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LONDON (AP) - Police investigating child sex abuse allegations against the late BBC television host Jimmy Savile arrested former glam rock star and convicted sex offender Gary Glitter on Sunday, British media reported, raising further questions about whether Savile was at the center of a broader pedophile ring.
The musician, whose real name is Paul Gadd, made it big with the crowd-pleasing hit “Rock & Roll (Part 2),” a mostly instrumental anthem that has been a staple at American sporting events, thanks to its catchy “hey” chorus. But he fell into disgrace after being convicted on child abuse charges in Vietnam.
Sunday’s arrest was the first in a widening scandal over Savile’s alleged sex crimes, which started garnering attention earlier this month when a television documentary showed several women claiming that Savile abused them when they were teenagers. Hundreds of potential victims have since come forward to report similar claims to police against Savile, a much-loved children’s TV presenter and disc jockey who died at the age of 84 last year.
The scandal has raised questions about whether the BBC, the publicly funded and trusted broadcaster, had ignored crimes it suspected over several decades. Its executives have apologized and vowed to uncover the true scale of the alleged abuse.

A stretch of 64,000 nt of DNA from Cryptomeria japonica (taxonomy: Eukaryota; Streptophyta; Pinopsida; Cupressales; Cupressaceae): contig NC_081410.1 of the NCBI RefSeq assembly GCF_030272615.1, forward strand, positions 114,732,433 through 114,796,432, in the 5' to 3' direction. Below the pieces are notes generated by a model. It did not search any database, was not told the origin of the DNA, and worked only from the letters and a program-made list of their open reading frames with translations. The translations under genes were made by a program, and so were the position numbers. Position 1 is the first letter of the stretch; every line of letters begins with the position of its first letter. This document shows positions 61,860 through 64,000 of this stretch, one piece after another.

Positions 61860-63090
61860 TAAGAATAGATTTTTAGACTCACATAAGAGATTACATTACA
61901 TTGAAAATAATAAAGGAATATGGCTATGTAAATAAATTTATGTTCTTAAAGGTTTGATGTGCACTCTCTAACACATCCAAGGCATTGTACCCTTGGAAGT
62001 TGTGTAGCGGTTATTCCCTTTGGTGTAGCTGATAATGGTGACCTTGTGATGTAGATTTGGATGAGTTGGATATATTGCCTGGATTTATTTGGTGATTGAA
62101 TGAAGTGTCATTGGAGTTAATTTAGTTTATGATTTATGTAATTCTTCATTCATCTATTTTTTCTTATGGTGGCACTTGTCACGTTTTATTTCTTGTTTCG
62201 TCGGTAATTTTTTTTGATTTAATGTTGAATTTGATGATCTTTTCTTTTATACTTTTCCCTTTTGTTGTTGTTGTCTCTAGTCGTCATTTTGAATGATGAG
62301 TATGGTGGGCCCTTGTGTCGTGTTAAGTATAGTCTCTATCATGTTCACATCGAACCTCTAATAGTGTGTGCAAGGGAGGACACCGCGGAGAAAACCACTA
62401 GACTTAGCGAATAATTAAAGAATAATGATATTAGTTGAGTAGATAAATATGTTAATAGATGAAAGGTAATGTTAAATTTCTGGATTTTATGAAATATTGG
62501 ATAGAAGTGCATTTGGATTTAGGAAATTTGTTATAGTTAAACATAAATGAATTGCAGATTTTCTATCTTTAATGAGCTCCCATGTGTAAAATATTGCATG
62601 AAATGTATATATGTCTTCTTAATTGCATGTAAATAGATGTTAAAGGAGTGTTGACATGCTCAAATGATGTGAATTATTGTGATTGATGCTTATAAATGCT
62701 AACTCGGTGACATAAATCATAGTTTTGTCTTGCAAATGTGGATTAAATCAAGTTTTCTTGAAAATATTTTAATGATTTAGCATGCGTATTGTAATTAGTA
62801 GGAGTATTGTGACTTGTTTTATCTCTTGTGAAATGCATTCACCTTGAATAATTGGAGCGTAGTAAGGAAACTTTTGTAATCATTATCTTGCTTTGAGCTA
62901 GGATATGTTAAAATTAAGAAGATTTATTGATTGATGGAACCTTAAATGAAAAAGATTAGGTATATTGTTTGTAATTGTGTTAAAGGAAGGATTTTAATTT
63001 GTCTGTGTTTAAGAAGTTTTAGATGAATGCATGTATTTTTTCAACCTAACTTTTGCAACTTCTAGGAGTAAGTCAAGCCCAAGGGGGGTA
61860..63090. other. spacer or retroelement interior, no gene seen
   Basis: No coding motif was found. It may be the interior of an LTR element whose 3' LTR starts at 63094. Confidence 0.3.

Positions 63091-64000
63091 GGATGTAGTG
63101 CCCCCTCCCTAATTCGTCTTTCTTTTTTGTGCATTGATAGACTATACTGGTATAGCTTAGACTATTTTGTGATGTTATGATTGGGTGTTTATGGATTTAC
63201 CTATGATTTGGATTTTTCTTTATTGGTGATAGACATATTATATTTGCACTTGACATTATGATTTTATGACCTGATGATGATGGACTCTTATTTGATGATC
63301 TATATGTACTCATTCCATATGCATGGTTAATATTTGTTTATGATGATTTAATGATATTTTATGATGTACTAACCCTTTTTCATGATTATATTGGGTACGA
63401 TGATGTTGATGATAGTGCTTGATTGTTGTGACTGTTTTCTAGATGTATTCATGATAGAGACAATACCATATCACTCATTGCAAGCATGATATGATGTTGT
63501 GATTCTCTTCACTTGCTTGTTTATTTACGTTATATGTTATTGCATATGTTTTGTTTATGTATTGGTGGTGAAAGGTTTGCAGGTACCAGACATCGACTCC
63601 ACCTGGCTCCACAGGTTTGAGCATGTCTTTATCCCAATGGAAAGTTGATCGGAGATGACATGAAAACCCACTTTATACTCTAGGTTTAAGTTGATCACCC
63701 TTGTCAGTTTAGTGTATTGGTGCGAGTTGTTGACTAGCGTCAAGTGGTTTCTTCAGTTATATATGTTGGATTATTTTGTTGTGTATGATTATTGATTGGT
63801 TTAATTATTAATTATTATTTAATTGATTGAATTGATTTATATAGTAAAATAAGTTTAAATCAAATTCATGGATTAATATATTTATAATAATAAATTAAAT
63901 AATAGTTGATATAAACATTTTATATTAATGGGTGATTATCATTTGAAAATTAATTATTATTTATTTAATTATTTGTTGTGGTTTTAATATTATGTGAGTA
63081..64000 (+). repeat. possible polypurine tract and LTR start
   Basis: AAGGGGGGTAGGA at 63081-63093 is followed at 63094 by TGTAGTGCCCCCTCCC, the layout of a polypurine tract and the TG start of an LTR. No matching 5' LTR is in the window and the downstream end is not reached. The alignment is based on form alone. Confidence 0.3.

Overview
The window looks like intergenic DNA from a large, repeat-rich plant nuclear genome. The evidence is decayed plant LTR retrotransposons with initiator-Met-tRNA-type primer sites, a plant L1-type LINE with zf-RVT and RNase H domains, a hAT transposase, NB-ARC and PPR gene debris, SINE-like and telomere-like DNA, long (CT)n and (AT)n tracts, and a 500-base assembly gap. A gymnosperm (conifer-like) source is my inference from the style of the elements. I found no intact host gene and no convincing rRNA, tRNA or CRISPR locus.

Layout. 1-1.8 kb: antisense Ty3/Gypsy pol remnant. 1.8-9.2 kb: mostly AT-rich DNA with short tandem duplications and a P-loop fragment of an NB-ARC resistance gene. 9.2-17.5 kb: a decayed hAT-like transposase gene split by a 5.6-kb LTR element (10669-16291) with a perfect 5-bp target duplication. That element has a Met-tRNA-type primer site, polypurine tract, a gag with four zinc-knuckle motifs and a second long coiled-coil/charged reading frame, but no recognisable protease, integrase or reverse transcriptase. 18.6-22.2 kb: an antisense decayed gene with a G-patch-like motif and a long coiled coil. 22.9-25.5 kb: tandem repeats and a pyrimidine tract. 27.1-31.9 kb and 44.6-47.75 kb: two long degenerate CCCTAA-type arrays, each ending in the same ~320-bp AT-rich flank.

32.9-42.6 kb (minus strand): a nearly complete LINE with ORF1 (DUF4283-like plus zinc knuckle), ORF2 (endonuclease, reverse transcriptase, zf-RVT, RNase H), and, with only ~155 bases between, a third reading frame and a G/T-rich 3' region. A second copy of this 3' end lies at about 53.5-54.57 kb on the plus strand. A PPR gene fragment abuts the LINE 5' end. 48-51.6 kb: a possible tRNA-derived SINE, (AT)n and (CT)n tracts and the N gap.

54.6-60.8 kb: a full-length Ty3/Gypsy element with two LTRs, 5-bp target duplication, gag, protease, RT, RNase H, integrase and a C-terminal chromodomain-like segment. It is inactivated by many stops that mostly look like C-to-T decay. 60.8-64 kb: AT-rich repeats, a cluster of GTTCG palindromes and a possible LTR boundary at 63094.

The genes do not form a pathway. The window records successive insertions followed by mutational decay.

“The BBC’s reputation is on the line,” Chris Patten, the chairman of the BBC Trust, wrote in The Mail on Sunday newspaper. “The BBC risks squandering public trust because one of its stars over three decades was apparently a sexual criminal … and because others _ BBC employees and hangers-on _ may also have been involved.”
Police would not directly identify the suspect, but when asked about Glitter a spokesman said the force arrested a man in his 60s early Sunday morning in London on suspicion of sexual offenses in connection with the Savile probe. He was released later Sunday and was due to return to a London police station in December for further questioning, police said. British police do not generally identify suspects under arrest by name until they are charged.
Glitter, known for his shiny jumpsuits and bouffant wigs, was jailed in Britain in 1999 for possessing child pornography, and convicted in 2006 in Vietnam of committing “obscene acts with children” _ offenses involving girls aged 10 and 11. He was deported back to Britain in 2008.
In 2006, the NFL advised its football teams not to use the Glitter version of “Rock and Roll (Part 2)” at games.
One witness recently told a BBC-TV show that she once saw Glitter having sex with a schoolgirl in Savile’s dressing room at the broadcaster’s TV center in the 1970s. Glitter has denied the allegations.
Police have said that though the majority of cases it is investigating relate to Savile alone, some involve the entertainer and other unidentified suspects. In addition, some potential victims who reported abuse by Savile also told police about separate allegations against unidentified men that did not involve the BBC host.
The scandal has horrified Britain with revelations that Savile, the longtime host of the popular BBC shows “Top of the Pops” and “Jim will Fix It,” allegedly cajoled and coerced vulnerable teens into having sex with him in his car, his camper van, and even in dingy dressing rooms on BBC premises. Police describe him as one of the worst sex offenders in recent history.
The BBC has set up an independent inquiry into the corporation’s culture and practices in the years Savile worked there. It also launched a separate inquiry into why its managers shelved an investigation into the allegations.
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